Back to School with Asthma

I can’t believe summer is almost over. We didn’t get to do much because we had a rough summer with lots of fires, smoke and unhealthy air quality.

With a family of 5 (4 of whom have asthma), summer was a wash for us. We were stuck inside all summer because we couldn’t do anything outside in the smoke.

Now it’s back to school time.

It’s time to get back to school supplies. The usual – backpacks, clothes, notebooks, etc. But the most important thing is to make sure you are ready for asthma.

Every year we would make sure each of our 3 kids had an Albuterol inhaler for their backpack. It’s important that kids have a rescue inhaler with them at school because you never know when something might trigger an asthma attack.

Some parents worry that kids can’t carry an inhaler because schools are a “drug-free zone”. Every state in the U.S. has a law on the books that allows kids to carry their inhalers with them in school. BUT – you must still have a permission form signed each school year.

Every summer, School Nurse would send out a combination form. The front side of the form is an Asthma Action Plan, which helps us to know what we need to do if the kids are in their green, yellow or red zone. The back side is a “Self Administration Form.” That means the doctor and I agree that the kids can recognize when they are having an asthma attack and know how to use their inhaler.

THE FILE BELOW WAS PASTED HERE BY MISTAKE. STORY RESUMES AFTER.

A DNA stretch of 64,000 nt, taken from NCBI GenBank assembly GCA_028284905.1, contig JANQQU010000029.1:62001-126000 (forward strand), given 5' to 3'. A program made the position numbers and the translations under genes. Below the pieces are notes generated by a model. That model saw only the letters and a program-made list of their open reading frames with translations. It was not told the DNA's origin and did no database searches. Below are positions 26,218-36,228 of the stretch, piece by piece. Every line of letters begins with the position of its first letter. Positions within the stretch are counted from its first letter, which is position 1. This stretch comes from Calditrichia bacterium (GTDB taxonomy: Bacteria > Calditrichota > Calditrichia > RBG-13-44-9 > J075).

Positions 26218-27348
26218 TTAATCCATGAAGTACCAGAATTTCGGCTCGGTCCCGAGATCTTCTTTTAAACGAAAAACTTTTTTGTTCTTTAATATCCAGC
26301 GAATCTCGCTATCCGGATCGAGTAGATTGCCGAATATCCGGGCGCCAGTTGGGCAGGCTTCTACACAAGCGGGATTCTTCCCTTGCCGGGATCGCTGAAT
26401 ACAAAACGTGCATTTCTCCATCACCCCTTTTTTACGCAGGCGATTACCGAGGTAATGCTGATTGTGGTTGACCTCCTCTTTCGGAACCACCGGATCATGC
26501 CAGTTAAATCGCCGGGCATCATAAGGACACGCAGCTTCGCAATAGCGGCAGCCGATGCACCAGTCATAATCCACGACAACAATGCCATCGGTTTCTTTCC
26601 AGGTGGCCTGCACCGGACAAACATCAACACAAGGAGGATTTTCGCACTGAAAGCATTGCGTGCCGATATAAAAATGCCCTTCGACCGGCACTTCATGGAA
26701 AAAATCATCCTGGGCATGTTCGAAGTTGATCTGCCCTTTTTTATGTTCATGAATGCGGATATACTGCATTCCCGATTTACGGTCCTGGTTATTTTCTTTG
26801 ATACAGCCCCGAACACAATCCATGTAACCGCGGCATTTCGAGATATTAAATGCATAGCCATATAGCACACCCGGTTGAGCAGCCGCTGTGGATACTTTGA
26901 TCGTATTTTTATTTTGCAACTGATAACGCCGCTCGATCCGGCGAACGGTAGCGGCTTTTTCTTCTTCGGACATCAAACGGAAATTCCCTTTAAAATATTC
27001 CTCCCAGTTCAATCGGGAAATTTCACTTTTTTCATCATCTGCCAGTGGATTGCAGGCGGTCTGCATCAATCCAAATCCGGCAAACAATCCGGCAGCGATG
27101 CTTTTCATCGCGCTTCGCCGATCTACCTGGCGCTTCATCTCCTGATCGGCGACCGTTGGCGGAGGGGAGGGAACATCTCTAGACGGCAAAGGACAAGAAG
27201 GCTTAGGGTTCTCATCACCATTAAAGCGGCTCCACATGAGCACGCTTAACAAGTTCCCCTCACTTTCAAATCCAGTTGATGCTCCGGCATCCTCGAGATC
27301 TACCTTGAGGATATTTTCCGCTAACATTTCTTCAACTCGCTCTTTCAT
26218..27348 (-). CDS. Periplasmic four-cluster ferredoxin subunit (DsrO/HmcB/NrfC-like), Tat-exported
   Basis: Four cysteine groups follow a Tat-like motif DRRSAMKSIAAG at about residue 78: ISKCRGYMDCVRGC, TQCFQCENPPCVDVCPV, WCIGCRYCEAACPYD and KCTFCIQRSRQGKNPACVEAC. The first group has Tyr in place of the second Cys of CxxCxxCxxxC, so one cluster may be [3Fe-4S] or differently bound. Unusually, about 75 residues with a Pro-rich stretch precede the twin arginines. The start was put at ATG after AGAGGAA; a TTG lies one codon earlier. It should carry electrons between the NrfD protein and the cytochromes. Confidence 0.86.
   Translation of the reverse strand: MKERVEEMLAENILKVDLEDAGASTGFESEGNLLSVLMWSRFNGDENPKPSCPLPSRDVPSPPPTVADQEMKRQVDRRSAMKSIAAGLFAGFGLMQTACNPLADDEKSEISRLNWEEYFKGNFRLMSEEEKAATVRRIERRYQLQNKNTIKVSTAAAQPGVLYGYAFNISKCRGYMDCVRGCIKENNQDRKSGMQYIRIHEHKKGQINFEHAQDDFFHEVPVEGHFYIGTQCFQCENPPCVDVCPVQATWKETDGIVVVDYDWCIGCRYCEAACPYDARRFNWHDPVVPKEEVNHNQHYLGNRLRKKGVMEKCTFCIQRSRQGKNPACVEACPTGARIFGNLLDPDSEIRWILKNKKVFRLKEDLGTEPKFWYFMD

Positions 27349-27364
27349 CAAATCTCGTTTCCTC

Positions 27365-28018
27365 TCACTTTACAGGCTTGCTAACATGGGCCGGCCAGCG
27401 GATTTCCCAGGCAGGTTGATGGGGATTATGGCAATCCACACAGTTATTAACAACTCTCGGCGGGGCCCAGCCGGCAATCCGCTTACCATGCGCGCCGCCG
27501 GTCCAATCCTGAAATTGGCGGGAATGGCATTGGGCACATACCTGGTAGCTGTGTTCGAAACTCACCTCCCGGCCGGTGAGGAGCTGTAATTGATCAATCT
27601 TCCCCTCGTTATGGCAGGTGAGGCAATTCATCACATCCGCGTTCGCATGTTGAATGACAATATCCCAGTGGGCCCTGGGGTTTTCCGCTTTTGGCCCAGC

Asthma Doc fills out the form and signs it, and I give it to the school nurse. She makes sure the kid’s teachers have a copy so they know what to do if one of my kids has an asthma attack at school.

I would also meet with each teacher and give them a little background on my child (Daughter has been in the hospital 4 times for asthma, Middle Son has been in the hospital 8 times, etc.) I would let them know that I always have my cell phone with me, and they can call if they are worried about my child. Since our hard-working school nurses are so busy (they have between 5-9 schools), it’s up to the teacher and me to take care of my child’s asthma.

Now my kids are in college

This year, I’m at a bit of a loss because my kids are in college. Oldest Son just finished his master’s degree, and the Middle Son and Daughter are working on their bachelor’s degree.

So now, I have to switch gears. Instead of working with the public school, I have to make sure my kids can take care of themselves in college. We found out where the Student Health Clinic is on campus and how it works. Their student health center is a pretty good deal – they don’t need insurance and co-pay is only $10 – $20! They can get a breathing treatment, antibiotics, flu shot, strep test, etc.

They also offer mental health services for the college students that are depressed or having anxiety (college can be a pretty stressful time!) As a parent, I am relieved that they can help with their asthma or anything else they may need.

So, whether your kids are in public school or college, make sure that they have what they need to succeed. Asthma inhalers, an updated Asthma Action Plan, or access to the college student health center.

This article represents the opinions, thoughts, and experiences of the author; none of this content has been paid for by any advertiser. The Asthma.net team does not recommend or endorse any products or treatments discussed herein. Learn more about how we maintain editorial integrity here.

Comments

Poll